There are plenty of wolves among us, and we all probably act a bit wolfish from time to time. But I think any conception of inalienable rights inevitably intersects with a quite religious or philosophical conception of human beings that is a level above “nature, red in tooth and claw.” It’s what we humans tend to call “civilization” or “higher morality.” For rights to be inalienable they must be based in something higher than narrow self-interest or human caprice. Some say that these rights stem from God; some say they stem from the best and highest thoughts of man. It could be both, but it certainly is.
The story goes that, while at some kind of exhibition in Paris where a hot air balloon was on display, someone asked Benjamin Franklin “What possible use are balloons?” Franklin answers “What use is a newborn baby?” To envision rights as intrinsically belonging to people — not because of their usefulness, not because of the class they are born into, and not because of their sex or any other superficial attribute — is the fundamental leap. It is a higher morality, and one that I would say intersects with an inherent spiritual or metaphysical idea of value beyond the material. It is therefore no coincidence that it is typically Christians in this country who oppose abortion, for instance. And a word can be said in favor as well for those non-radical environmentalists who value other life forms for their own sake (most conservatives do…the root of that word is “conserve”) and wish to reasonably (the key word) be good stewards of the earth.
But to say that we have rights that exist prior to the dictates of government bureaucrats is often an uncomfortable topic. That often brings “god” into the picture, and not everyone believes in god or has the same conception of god. And because a good case for inalienable rights is rarely made distinct from religion, far too many people wander over to the statists, “Progressives,” and tyrants of government who they see as giving and securing their rights. But “rights” that can be granted by government can just as easily be taken away. A report a while ago stated that the FDA wants to further micro-manage our lives by restricting how much salt we can eat. Salt, for god’s sake.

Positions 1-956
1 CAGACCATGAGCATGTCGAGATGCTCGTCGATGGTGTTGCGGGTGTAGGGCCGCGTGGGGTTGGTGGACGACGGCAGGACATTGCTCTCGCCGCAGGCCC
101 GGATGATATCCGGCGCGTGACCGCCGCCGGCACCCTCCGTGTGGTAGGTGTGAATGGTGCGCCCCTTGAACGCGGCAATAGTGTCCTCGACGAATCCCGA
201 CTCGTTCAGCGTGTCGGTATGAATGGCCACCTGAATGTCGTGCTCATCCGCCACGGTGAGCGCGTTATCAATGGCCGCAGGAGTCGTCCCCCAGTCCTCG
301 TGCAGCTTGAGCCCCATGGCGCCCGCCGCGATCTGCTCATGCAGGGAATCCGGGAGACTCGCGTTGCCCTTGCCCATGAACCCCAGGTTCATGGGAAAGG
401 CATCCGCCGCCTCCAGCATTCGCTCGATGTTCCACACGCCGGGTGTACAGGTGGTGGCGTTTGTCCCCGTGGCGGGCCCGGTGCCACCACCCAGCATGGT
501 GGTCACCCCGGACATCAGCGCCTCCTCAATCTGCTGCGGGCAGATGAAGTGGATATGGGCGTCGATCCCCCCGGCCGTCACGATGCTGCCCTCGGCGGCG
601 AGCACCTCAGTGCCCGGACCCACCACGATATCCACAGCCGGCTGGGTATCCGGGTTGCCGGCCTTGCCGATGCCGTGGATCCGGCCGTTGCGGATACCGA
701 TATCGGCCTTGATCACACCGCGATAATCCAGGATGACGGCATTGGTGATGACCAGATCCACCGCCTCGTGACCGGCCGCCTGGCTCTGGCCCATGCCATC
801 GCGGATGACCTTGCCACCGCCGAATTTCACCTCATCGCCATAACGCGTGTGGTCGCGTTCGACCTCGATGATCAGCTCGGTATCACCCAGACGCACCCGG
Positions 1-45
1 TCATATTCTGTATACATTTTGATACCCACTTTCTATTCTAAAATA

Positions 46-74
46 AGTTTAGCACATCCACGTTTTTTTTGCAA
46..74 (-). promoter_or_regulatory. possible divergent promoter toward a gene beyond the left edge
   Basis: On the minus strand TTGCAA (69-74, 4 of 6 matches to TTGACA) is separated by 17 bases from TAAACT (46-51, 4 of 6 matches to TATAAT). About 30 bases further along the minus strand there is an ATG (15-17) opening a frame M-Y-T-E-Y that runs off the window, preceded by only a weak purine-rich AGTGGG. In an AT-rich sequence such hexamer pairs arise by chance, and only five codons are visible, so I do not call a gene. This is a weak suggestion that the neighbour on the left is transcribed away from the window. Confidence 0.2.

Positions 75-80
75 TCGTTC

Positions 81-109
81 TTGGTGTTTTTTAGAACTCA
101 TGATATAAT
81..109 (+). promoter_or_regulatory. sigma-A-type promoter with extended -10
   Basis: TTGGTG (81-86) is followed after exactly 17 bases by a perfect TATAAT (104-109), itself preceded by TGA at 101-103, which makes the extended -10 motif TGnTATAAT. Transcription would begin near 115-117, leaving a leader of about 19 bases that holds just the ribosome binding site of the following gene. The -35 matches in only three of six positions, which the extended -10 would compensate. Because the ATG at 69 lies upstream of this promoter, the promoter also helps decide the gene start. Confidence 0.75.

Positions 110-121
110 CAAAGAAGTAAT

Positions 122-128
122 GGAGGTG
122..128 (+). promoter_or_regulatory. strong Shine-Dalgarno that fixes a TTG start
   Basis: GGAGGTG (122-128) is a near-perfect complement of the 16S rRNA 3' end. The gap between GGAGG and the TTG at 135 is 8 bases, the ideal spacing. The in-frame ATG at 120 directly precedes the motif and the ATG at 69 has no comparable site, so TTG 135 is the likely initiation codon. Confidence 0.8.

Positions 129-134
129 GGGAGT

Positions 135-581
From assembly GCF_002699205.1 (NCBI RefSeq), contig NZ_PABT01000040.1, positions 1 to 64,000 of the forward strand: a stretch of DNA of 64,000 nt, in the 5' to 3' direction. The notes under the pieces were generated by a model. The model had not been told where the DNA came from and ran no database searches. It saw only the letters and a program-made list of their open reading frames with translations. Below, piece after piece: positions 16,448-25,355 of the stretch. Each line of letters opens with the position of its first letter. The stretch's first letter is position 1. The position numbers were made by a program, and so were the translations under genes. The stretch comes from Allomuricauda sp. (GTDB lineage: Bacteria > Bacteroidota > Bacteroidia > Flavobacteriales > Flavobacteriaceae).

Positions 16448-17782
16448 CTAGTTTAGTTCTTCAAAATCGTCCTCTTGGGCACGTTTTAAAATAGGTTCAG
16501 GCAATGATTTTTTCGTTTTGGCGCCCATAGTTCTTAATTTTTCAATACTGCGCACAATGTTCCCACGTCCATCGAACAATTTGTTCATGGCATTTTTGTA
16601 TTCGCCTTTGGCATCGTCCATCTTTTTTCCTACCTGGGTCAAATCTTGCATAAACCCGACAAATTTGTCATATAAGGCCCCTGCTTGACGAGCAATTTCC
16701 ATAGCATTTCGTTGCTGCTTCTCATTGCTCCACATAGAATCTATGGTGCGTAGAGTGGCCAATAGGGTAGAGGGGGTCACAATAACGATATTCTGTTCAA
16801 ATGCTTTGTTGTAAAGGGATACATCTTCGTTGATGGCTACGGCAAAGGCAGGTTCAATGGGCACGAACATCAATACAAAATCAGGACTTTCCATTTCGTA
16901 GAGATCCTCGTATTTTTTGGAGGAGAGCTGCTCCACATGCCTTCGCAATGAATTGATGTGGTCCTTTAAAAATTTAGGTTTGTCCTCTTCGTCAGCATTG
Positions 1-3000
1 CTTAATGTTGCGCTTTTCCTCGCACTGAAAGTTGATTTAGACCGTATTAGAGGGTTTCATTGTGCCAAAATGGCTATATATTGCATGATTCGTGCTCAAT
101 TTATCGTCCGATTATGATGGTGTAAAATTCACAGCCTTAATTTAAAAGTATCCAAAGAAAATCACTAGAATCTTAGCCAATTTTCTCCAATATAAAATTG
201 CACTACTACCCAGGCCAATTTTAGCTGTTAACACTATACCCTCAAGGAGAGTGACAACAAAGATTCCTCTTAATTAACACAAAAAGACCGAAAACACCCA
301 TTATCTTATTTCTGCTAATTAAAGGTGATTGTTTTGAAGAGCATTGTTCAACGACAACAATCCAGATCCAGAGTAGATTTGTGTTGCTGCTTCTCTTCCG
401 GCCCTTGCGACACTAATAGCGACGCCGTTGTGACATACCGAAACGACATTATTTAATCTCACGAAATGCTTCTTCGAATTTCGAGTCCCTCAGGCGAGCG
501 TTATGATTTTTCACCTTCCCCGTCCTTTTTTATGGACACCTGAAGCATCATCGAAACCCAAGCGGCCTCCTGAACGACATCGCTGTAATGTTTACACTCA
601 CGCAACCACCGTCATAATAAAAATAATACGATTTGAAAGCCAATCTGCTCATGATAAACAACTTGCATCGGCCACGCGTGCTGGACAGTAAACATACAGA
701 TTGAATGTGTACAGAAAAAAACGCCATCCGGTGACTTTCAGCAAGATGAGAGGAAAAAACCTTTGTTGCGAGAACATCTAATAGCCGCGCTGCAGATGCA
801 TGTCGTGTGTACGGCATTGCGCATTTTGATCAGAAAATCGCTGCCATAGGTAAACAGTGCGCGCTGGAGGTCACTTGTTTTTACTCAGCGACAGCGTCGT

It really does matter what our conception is of the source of our rights. Who will say to the bully bureaucrat “No you don’t!” if the only grounding for our rights is whatever laws the control-freak bureaucrats make up? And we will be especially vulnerable if we start seeing politicians and bureaucrats as some kind of benefactor. We will begin to give them undue deference. Who will have the courage and gumption to stand up to political bullies if these same people, via no more than their whim, can give or take away your rights?
However we ground these inalienable rights, we do need to do so. We can ground them in a Creator or ground them in the idea that we agree it is better to aspire to being more than a wolf. We can ground them in the idea that mankind is capable of large and noble ideals. But we dare not ground them in the nincompoops who typically inhabit government. • (980 views)